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It’s unlikely that AT&T will delay the planned shutdown of its 3G network on Feb. 22.

But that didn’t stop Noelle Ellerson Ng, associate executive director of the School Superintendents Association (AASA) and legislative liaison for the National Association for Pupil Transportation (NAPT), from filing a response to the Federal Communications Commission (FCC) with concerns.

In the document filed Feb. 14, Ng made the case for giving school districts more time to update systems so they can avoid losing GPS and communications services aboard school buses that rely on AT&T.

“Specific to school transportation, this means that any commercial transport (like school buses) reliant on 3G technology will go dark, losing the ability to track/manage their logistics if their devices have not been upgraded,” Ng wrote. “School districts nationwide rely on a mix of legacy 3G hardware, in combination with 4G units, to safely and seamlessly run their transportation operations.”

On an average day, about 500,000 school buses carry 25 million elementary and secondary school students. They’re also used for activity and field trips. Zonar Systems data cited in Ng’s statement indicates that between 5 and 10 percent of all public school buses across the country could lose GPS service if AT&T shuts down the 3G network as planned so that it can free resources for 5G implementation. She wrote that “schools could also lose the contact-tracing solutions to help them comply with COVID mitigation and quarantine protocols to help reduce the likelihood of significant COVID outbreaks in the schools.”

NAPT previously asked the commission to delay the shutdown for six months to give “the industry time to source components and to continue top build and install 4G telematics devices at a pace commensurate with the currently depressed global supply chain,” she wrote.

Home alarm companies also sought delays to AT&T’s 3G network sunset, but Robert Vitanza, senior legal counsel for AT&T, said in his company’s response that the aging network is “a gross waste of the nation’s scarce spectrum resources.” Vitanza also indicated that the FCC “lacks authority over this dispute.” He noted that AT&T gave customers more than three years to prepare.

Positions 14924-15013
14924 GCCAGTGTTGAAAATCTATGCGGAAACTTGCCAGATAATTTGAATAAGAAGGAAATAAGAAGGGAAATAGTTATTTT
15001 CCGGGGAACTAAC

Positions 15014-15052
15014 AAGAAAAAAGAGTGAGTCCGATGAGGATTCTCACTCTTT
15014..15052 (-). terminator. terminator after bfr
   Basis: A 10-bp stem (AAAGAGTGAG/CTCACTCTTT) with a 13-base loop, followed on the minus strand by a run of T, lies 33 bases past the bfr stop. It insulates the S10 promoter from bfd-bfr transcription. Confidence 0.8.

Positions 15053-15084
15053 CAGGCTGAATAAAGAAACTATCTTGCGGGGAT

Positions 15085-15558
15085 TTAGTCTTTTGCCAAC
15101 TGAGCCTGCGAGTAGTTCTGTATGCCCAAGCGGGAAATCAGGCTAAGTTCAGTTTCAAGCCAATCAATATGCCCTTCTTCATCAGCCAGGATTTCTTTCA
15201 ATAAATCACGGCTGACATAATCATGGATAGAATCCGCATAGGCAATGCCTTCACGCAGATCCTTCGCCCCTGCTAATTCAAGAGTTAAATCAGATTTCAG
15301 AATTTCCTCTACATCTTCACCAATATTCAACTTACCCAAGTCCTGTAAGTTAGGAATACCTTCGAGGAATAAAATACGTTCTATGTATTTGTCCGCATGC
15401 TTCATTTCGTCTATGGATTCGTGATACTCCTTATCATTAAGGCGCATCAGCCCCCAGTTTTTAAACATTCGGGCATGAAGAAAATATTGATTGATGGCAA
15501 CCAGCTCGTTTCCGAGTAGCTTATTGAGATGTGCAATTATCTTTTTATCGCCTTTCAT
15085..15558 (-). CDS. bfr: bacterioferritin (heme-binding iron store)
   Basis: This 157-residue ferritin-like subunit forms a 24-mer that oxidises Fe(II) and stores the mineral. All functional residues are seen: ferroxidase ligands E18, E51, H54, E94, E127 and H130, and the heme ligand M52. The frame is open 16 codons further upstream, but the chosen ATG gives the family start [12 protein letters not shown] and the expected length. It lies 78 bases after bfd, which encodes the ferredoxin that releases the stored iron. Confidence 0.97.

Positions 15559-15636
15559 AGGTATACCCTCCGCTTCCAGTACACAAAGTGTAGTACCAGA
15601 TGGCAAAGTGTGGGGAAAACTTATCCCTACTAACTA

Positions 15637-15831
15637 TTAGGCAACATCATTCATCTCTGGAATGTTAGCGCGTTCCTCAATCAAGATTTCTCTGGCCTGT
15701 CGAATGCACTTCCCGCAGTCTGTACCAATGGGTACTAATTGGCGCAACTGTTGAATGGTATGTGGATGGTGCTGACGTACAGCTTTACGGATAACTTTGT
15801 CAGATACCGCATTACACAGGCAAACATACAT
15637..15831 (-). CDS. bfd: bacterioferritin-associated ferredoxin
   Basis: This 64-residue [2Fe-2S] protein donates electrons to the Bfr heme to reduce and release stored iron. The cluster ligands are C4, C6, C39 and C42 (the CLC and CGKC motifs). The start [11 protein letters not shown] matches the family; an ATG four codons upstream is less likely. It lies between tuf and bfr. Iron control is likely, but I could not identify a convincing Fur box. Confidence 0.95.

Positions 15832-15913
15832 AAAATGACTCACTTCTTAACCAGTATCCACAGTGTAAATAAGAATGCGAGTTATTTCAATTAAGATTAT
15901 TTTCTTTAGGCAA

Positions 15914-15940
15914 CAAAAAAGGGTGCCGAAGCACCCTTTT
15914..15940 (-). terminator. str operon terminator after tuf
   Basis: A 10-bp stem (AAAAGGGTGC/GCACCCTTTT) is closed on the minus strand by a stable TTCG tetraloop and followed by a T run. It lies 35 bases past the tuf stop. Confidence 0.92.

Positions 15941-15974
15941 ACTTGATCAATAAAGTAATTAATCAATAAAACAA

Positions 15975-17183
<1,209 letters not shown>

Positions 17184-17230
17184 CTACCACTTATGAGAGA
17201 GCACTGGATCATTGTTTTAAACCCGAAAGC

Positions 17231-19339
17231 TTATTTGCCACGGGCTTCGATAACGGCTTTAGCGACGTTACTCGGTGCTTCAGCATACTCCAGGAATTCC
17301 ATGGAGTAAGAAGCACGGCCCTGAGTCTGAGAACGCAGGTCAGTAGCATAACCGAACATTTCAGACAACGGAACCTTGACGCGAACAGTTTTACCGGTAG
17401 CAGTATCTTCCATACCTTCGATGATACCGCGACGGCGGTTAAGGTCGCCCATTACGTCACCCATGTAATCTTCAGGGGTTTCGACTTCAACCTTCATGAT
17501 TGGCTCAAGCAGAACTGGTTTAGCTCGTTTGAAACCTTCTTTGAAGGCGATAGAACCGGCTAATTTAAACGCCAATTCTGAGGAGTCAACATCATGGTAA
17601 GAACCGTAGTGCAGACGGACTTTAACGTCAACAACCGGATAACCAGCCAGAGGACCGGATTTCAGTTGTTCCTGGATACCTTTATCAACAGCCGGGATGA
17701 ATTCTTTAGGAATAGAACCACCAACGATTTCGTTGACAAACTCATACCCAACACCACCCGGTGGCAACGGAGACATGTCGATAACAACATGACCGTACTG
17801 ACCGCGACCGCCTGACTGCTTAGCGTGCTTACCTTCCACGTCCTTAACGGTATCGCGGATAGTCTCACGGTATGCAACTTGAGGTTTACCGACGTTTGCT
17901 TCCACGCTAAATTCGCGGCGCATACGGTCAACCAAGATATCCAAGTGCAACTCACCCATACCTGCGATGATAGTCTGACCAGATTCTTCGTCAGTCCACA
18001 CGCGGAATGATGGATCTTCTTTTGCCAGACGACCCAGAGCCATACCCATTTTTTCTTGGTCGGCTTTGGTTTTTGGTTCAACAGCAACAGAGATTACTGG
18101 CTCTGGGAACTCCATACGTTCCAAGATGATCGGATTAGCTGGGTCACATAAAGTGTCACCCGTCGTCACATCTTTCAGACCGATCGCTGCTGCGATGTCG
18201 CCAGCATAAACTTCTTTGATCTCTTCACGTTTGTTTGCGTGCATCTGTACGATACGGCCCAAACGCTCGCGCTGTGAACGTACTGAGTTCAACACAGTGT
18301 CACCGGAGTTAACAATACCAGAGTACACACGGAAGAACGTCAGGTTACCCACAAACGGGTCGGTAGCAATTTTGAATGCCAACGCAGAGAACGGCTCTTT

“Again, AT&T has a strong interest in helping its customers manage the 5G transition, and it has taken proactive steps for years to make that transition as seamless for them as possible,” Vitanza wrote. “We will maintain that same customer-centric focus in the days before and after the Feb. 22 sunset.”

In an official statement from an AT&T spokesperson, the company said: "Since February of 2019, we have proactively worked with our business customers across a wide variety of industries to help them upgrade their fleets and devices before 3G services end on Feb. 22. We have sent numerous communications to manufacturers and they have sent messages and notifications to customers if their vehicles are impacted."

The company also stated that:

  • Less than 1% of AT%T's mobile traffic currently runs on 3G networks.
  • Most vehicles on the company's network are connected through 4G LTE.
  • AT&T will assist customers on data plans for their vehicles if they have questions related to upgraded services or billing.

Other wireless carrier companies plan to retire their own 3G networks later this year.

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